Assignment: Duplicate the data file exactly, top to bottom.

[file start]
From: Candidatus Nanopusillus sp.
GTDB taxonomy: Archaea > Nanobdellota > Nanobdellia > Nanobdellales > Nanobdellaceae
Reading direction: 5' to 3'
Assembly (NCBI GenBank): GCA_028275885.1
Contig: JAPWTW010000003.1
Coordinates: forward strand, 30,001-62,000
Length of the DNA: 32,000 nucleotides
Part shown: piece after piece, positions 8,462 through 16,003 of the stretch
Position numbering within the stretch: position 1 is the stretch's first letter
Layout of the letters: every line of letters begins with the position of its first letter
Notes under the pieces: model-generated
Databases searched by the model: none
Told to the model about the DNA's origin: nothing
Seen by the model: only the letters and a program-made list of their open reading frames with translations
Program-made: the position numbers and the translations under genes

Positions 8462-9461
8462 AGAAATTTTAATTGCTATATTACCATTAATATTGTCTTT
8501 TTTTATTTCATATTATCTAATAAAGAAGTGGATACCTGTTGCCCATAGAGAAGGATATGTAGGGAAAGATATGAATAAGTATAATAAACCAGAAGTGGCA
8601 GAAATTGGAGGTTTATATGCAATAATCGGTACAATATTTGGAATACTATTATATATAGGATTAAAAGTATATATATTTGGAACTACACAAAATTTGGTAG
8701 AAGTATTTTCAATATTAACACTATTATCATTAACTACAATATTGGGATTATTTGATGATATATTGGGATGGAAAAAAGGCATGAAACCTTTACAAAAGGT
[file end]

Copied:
From: Candidatus Nanopusillus sp.
GTDB taxonomy: Archaea > Nanobdellota > Nanobdellia > Nanobdellales > Nanobdellaceae
Reading direction: 5' to 3'
Assembly (NCBI GenBank): GCA_028275885.1
Contig: JAPWTW010000003.1
Coordinates: forward strand, 30,001-62,000
Length of the DNA: 32,000 nucleotides
Part shown: piece after piece, positions 8,462 through 16,003 of the stretch
Position numbering within the stretch: position 1 is the stretch's first letter
Layout of the letters: every line of letters begins with the position of its first letter
Notes under the pieces: model-generated
Databases searched by the model: none
Told to the model about the DNA's origin: nothing
Seen by the model: only the letters and a program-made list of their open reading frames with translations
Program-made: the position numbers and the translations under genes

Positions 8462-9461
8462 AGAAATTTTAATTGCTATATTACCATTAATATTGTCTTT
8501 TTTTATTTCATATTATCTAATAAAGAAGTGGATACCTGTTGCCCATAGAGAAGGATATGTAGGGAAAGATATGAATAAGTATAATAAACCAGAAGTGGCA
8601 GAAATTGGAGGTTTATATGCAATAATCGGTACAATATTTGGAATACTATTATATATAGGATTAAAAGTATATATATTTGGAACTACACAAAATTTGGTAG
8701 AAGTATTTTCAATATTAACACTATTATCATTAACTACAATATTGGGATTATTTGATGATATATTGGGATGGAAAAAAGGCATGAAACCTTTACAAAAGGT